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Even Trumpworld Is Annoyed With Marjorie Taylor Greene

  • Rep. Marjorie Taylor Greene continues to threaten to call a vote to oust Speaker Mike Johnson.
  • Despite his close ties to Trump, some in his inner circle say his antics are unhelpful.
  • “We’re not going to get trapped in this cycle of bullshit,” one person said.

Numerous calls from Rep. Marjorie Taylor Greene criticized her threat to call a vote to oust Speaker Mike Johnson.

It turns out that some figures in Donald Trump’s orbit feel the same way, despite the Georgia congresswoman’s close relationship with the former president.

“It’s fair to say we don’t think it’s constructive,” a person close to Trump told POLITICO, saying the former president resented “infighting” among Republicans. “That’s no way to run a party, that’s no way to run a House. You can’t work in that environment.”

Another person close to Trump told the outlet that Greene’s ouster threat was “100 percent a distraction. Unwanted. And just plain stupid.”

“We’re not going to get caught up in this cycle of bullshit coming out of MPs,” the person said.

Spokespeople for Greene and Trump did not immediately respond to requests for comment.

Greene first introduced the resolution, known as the “rescind motion,” last month after the House passed a government funding bill that far-right Republicans say does not did not sufficiently advance GOP priorities. She indicated she would force a vote on the measure if Johnson held a vote on approving more aid to Ukraine.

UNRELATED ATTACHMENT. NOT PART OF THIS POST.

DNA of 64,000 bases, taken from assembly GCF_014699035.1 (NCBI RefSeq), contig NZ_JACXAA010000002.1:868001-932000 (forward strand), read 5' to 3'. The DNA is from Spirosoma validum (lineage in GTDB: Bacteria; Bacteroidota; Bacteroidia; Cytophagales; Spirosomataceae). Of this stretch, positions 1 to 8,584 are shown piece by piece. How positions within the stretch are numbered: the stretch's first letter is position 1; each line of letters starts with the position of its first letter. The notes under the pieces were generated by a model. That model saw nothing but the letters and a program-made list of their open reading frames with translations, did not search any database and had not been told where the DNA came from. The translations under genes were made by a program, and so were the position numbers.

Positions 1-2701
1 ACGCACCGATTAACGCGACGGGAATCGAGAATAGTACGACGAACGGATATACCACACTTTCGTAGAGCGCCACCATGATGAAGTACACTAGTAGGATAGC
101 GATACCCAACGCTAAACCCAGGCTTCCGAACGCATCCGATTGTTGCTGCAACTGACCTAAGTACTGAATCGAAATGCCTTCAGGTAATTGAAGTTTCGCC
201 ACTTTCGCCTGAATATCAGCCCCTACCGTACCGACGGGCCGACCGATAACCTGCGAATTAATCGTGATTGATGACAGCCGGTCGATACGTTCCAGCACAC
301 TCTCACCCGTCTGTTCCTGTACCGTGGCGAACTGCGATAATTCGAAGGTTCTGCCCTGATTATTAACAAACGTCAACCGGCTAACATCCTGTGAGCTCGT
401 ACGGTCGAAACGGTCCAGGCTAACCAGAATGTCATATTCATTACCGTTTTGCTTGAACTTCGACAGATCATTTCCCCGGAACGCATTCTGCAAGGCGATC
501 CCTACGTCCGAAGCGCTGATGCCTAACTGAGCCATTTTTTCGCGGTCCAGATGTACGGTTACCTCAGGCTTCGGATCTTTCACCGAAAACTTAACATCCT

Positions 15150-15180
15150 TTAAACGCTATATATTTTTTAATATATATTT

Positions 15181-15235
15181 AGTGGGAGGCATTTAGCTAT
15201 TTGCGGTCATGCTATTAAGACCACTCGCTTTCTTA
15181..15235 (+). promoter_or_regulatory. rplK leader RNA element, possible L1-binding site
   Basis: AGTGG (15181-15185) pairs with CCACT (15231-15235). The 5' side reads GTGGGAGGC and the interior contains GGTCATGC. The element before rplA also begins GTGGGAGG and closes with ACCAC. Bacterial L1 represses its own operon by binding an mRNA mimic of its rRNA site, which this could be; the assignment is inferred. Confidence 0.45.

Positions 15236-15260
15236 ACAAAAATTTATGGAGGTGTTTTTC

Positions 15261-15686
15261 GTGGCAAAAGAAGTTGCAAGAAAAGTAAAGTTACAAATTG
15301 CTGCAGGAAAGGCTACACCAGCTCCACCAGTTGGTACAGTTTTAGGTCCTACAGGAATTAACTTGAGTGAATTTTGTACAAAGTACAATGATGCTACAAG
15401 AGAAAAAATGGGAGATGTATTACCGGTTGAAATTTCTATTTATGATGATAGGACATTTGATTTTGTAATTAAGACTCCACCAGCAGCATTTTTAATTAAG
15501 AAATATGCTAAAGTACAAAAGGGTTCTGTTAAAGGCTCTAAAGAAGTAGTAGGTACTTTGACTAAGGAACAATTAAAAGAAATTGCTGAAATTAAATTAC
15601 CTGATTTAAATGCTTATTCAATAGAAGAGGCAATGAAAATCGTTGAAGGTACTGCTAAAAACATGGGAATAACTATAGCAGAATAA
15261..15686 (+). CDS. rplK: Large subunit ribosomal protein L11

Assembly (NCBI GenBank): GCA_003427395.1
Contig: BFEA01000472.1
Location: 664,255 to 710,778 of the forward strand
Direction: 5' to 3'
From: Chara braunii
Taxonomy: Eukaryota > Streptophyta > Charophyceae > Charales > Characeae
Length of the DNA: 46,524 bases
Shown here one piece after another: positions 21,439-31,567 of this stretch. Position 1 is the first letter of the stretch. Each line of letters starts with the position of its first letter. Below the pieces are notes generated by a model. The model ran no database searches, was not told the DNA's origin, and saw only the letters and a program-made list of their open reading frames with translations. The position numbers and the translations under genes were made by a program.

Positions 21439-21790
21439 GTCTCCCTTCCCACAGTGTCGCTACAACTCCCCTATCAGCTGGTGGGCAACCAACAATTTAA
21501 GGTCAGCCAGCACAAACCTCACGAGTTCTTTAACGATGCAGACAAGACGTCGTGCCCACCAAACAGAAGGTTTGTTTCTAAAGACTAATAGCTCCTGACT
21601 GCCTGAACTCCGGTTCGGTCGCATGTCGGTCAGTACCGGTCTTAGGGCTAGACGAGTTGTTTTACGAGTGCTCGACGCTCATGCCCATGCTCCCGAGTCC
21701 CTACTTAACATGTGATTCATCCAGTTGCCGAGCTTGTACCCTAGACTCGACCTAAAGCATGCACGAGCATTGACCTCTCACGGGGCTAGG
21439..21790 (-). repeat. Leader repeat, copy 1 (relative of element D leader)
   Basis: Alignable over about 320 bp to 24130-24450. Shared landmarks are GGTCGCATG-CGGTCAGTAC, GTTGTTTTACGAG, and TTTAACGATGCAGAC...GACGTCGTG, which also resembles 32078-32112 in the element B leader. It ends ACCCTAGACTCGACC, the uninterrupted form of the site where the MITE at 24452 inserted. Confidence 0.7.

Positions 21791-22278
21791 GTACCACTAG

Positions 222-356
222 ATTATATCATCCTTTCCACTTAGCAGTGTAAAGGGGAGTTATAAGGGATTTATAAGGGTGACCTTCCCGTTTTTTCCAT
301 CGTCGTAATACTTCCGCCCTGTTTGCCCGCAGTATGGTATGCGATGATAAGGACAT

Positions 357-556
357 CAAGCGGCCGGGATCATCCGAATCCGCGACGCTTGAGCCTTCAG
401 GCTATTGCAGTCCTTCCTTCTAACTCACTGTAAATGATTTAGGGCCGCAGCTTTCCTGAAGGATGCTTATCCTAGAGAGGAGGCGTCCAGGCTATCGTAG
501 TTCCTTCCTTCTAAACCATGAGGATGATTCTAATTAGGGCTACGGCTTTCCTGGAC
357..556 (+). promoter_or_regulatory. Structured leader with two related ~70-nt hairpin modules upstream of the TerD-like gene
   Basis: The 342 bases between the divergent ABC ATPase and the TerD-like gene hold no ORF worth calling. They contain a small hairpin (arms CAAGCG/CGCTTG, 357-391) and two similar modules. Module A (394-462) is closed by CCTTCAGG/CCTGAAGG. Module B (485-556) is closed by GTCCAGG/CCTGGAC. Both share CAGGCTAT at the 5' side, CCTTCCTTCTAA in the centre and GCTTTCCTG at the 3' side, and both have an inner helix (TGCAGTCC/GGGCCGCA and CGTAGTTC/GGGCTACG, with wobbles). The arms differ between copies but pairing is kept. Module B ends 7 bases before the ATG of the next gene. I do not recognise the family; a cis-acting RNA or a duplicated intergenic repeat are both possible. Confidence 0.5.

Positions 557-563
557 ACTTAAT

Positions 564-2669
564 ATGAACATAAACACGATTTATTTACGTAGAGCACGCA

Still, Greene’s ouster could unintentionally make House passage of Ukraine aid more likely: Several Democrats have said they would oppose Greene’s motion to leave the country if he granted this assistance. That would be a contrast from October, when Democrats joined efforts by Rep. Matt Gaetz of Florida to oust then-President Kevin McCarthy, leading to the first successful resignation motion in American history.

No other House Republicans definitively committed to voting for Greene’s motion to overturn, although a few indicated they shared her grievances with Johnson.

Since being elected president in October, Johnson has governed in a way that is a significant departure from the tougher votes he received as a rank-and-file lawmaker. This includes the passage of government funding bills that have garnered more Democratic than Republican support.

His defenders in the Republican Party argued that this was simply the nature of divided government and that Johnson was doing the best he could under difficult circumstances. The House Republicans’ voting margin, already narrow to begin with, narrowed in recent weeks as members of Congress announced their early retirement.

Johnson is expected to host an event with Trump at Mar-a-Lago on “election integrity” on Friday, according to multiple reports.


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